The PR Maven®, CEO & Founder, Marshall Communications, creating & implementing marketing/PR/personal branding strategies.
I tend to spend a lot of time on social media. And, in the back of my mind, I justify it by saying to myself, “I need to do this for my business.”
Of course, I’m not alone. Americans spend an average of over two hours per day on social media, and I’d guess many of them are small business owners who want to stay “current.” Entrepreneurs like me want to learn more about the latest trends and techniques, such as Instagram Reels (which replicates TikTok). However, I also enjoy connecting with friends old and new as well as meeting friends of friends. I find it’s a great way to remember people I’ve met along the way and to reconnect with old friends from school. I am naturally a social person, so much so that it feels like social media was invented just for me.
This got me thinking: How can social media be used constructively for PR purposes? While recent news stories have linked the use of social media platforms to anxiety, depression and loneliness (and that is certainly a concern), I believe social media can do unprecedented good for American society.
Recently on my PR Maven Podcast, I interviewed Anne Stefanyk, who owns the web marketing company Kanopi Studios. We discussed how social media engagement can help with search engine optimization (SEO), since in my experience Google Search prefers to promote engaged, social human beings behind a website, rather than nameless, faceless entities. Because of this and other algorithms, we need to stay on top of what Google is doing and saying — whether you work in PR or not.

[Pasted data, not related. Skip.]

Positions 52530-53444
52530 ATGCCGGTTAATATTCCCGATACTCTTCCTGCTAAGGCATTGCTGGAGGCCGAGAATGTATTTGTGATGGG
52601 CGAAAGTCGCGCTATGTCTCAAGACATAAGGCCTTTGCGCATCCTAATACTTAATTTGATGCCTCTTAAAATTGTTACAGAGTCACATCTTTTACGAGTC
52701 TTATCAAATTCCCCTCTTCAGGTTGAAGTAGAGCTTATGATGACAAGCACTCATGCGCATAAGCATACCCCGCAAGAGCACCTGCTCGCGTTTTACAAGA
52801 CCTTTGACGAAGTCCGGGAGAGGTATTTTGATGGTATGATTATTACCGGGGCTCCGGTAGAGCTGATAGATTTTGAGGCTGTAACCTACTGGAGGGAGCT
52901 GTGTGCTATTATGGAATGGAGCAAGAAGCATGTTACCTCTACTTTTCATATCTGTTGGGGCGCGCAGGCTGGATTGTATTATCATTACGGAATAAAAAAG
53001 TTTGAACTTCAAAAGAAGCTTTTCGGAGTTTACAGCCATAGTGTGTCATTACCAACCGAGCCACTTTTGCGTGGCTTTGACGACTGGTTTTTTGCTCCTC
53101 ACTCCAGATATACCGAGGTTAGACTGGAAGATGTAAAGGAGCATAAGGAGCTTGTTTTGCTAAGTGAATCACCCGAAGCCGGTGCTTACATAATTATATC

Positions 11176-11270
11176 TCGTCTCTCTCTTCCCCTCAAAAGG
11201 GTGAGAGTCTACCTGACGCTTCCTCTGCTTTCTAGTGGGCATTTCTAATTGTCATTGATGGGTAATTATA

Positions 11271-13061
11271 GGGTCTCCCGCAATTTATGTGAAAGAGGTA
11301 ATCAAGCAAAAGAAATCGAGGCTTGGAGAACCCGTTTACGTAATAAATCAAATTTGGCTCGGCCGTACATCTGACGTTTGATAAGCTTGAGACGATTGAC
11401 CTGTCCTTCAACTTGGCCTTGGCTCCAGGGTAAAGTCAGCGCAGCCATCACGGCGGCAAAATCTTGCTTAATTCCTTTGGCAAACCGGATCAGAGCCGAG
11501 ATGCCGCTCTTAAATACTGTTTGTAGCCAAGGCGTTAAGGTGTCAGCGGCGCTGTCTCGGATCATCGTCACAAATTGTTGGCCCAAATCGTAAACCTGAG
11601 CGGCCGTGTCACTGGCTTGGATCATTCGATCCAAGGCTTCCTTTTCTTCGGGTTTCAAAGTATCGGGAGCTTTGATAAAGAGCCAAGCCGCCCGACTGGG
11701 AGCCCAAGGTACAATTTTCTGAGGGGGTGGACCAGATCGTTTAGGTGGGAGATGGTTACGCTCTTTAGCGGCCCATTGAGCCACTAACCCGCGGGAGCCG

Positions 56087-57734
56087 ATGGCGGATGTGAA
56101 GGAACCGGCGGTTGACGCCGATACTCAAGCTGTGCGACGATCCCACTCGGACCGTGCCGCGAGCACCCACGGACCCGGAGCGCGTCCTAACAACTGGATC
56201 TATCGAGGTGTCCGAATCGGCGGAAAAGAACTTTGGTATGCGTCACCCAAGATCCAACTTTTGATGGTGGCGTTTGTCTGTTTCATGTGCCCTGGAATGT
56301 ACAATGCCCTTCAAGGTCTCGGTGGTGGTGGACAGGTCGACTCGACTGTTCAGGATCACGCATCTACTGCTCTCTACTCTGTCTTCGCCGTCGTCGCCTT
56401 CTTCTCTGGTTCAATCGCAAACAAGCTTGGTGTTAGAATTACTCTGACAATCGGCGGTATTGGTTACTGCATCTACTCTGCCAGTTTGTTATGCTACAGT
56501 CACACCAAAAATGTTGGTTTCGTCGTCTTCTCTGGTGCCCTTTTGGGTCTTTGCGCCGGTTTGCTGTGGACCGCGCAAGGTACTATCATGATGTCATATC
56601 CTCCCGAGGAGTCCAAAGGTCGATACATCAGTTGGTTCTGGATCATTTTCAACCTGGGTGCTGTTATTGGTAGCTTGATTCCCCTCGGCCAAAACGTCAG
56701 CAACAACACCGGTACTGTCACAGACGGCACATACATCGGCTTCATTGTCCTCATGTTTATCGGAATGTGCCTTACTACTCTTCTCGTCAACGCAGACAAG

Bing has always admitted to using “social signals” as a ranking factor in SEO. While Google has not conceded as much in the past, recent studies have shown that social media engagement could be one of Google’s ranking factors. There is certainly some correlation between sharing content on social media and how that content performs in search results. In my experience, the more engaged you are, the more likely you are to see the first page.
So what does any of this have to do with PR, which is my strong suit? It has everything to do with PR.
After all, public relations boils down to getting you and your clients found. Generating earned media achieves that goal, but it is not the only tool at our disposal — not anymore. Billions of Google searches are recorded every day, so Google SEO is now an indispensable component of publicity. Whatever PR professionals can do to boost Google SEO should be done, based on daily traffic metrics.
This means engaging on social media. You don’t want Google’s algorithm to perceive you as dormant. If you come across as unengaged, you could be bumped down in Google Search.
Before the internet changed business forever, things were very, very different. If I was able to secure a top-tier result for a client (in a newspaper or magazine), I would literally photocopy that news story and send out a mailing to people who would want to read it. Now, we can share those results on a Twitter feed or in a LinkedIn post. People can and will read it on social media platforms. I usually include a link to the story in my monthly e-newsletter as well.
Social engagement is easier now than ever before, and we should take advantage of it —especially during a pandemic. If you care about Google SEO, then I recommend you take a good look at your organization’s presence on social media.
Who would have ever thought that there is a connection between PR, SEO and social media?
There is — and I, for one, am determined to prove it. But first let me check what’s happening on my Facebook, Instagram, Twitter, LinkedIn and let’s not forget Pinterest!
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